The trim, silver-haired Bruno, then 77, was a fixture in the Albany region which benefited richly from his patronage. The eponymous local baseball stadium is known as “the Joe,” and the local airport and Amtrak station are adorned with his busts. When upstate had lost so many jobs and Republicans that the GOP hold over the senate was threatened, the moderate conservative Bruno entered into a political partnership with Local 1199’s Rivera, whose hard left leanings have never prevented him from striking an advantageous deal for his hospital workers.
“1199,” Spitzer snarled, “owns Joe.” Spitzer rightly saw that their arrangement was bleeding the state fiscally. Bruno was already under federal investigation, and had Spitzer been patient, he could have just waited out the GOP leader. But after 1199 ran a richly funded ad campaign claiming that he was slashing health care spending, Spitzer, who didn’t have the nerve to confront the union directly, stepped up his campaign against Bruno. Spitzer’s staff provided the Albany Times-Union with records indicating that Bruno was illegitimately using the state’s helicopter for political fundraising expeditions. This was nothing new—Governors Cuomo and Pataki had acted similarly—but when Fred Dicker of the New York Post, the state’s most influential columnist, broke the story of “troopergate,” describing how Spitzer’s staff was misusing the state police to track Bruno’s activities, Spitzer, mocked by Bruno as a “spoiled brat,” never recovered politically. Even before he became famous as Client Number Nine, the guy who liked to have sex with his socks on, Spitzer was finished as a force in Albany.
In his rush to the White House, Spitzer never concealed his well-justified disdain for Albany’s hacks. In a famous exchange very early in his tenure, he told a legislator to get out of his way, saying, “I’m a f—ing steamroller.” The son of a wealthy man, Princeton and Harvard-educated, Spitzer was convinced that since, in the words of his communications director, “he was ‘smarter than all these sons of bitches,’ ” he didn’t need to come to terms with them. When one of his aides explained that the governor needed to share his success with the legislature, Spitzer, the perpetual sophomore, responded, “Why should I want to do that? Divvying up credit is a tawdry game. They should want to do it because it’s the right thing.”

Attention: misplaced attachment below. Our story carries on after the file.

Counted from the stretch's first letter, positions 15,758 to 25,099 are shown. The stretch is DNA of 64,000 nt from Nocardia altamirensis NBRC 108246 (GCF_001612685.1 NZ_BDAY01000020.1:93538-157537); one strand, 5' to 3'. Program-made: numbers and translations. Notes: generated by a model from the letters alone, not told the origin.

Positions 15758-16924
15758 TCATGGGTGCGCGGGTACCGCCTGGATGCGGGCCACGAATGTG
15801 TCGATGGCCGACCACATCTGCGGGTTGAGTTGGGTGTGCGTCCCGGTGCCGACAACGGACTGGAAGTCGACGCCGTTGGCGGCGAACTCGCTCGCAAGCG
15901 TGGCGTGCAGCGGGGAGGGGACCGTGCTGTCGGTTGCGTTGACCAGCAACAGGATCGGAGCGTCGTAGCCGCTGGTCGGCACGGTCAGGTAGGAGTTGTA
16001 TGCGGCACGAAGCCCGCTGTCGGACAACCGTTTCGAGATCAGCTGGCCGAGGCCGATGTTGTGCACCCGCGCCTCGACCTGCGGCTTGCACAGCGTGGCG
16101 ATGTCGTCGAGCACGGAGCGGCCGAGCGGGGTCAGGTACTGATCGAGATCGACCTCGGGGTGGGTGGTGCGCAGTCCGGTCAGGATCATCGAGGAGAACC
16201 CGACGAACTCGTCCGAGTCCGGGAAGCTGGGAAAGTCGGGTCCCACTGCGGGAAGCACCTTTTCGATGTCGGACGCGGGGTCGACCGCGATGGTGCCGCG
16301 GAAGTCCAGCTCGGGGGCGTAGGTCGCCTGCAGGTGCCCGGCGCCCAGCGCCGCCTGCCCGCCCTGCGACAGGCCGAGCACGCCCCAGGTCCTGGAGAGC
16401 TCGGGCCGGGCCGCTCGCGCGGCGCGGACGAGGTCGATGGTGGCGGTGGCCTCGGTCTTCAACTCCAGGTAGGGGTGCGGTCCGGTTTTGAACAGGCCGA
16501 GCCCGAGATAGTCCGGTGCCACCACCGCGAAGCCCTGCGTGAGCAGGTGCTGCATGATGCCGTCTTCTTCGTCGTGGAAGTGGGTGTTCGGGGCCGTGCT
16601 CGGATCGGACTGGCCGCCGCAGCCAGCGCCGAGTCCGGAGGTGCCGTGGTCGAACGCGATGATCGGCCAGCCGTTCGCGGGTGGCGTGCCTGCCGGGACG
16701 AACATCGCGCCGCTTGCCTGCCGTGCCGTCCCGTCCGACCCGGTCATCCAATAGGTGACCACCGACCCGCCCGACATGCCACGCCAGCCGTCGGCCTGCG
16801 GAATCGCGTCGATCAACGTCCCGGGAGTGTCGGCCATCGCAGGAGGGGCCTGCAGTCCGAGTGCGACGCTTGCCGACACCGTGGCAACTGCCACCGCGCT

Spitzer had been able to intimidate CEOs with a few well-placed headlines that drove down their share prices. But parochial pols were a different matter; they didn’t have reputations to protect. And besides, as New York’s political system had collapsed along with the upstate economy, half of the legislators won with 80 percent of the vote or more. A defeated incumbent who hadn’t already been indicted was a rarity.
“How,” asked Lloyd Constantine, who counted himself among the best and the brightest, “could such an A+ student of government fail to recognize that success as governor required skill in, and respect for, consensus building, conciliation, and compromise?” Good question. The best answer comes from Raskolnikov in Crime and Punishment, who explained that “an ‘extraordinary’ man has the right . . . that is not an official right, but an inner right to decide in his own conscience to overstep . . . certain obstacles, and only in case it is essential for the practical fulfillment of his idea,” which might benefit all of humanity.
Andrew Cuomo will have no such problem. He was neither an A+ student nor devoid, like Spitzer, of practical political experience. Schooled in the trenches of Albany’s political battlefields as a young man when he served as his father’s enforcer, Andrew Cuomo starts off with a far better knowledge of the legislature’s folkways than Spitzer. But he’s also far more closely tied to 1199 than Spitzer ever was. Local 1199’s political organ, the Working Families party, made him attorney general.
Recently, Cuomo released a 224-page report on New York’s problems, the best part of which calls for a 2 percent cap on property tax increases and reads as if it had been drafted by the Empire Center’s E. J. McMahon, the leading critic of Albany’s fiscal follies. But when it comes to health care spending, the document becomes flaccid. Maybe that’s wise; maybe he’s looking to avoid a fight with his old allies even before he enters office. But sooner or later, if Cuomo is to govern effectively, he will have to take on the public sector spending monster that destroyed Eliot Spitzer as surely as did his overactive libido.
Fred Siegel is a contributing editor to the Manhattan Institute’s City Journal and a visiting professor at St. Francis College in Brooklyn.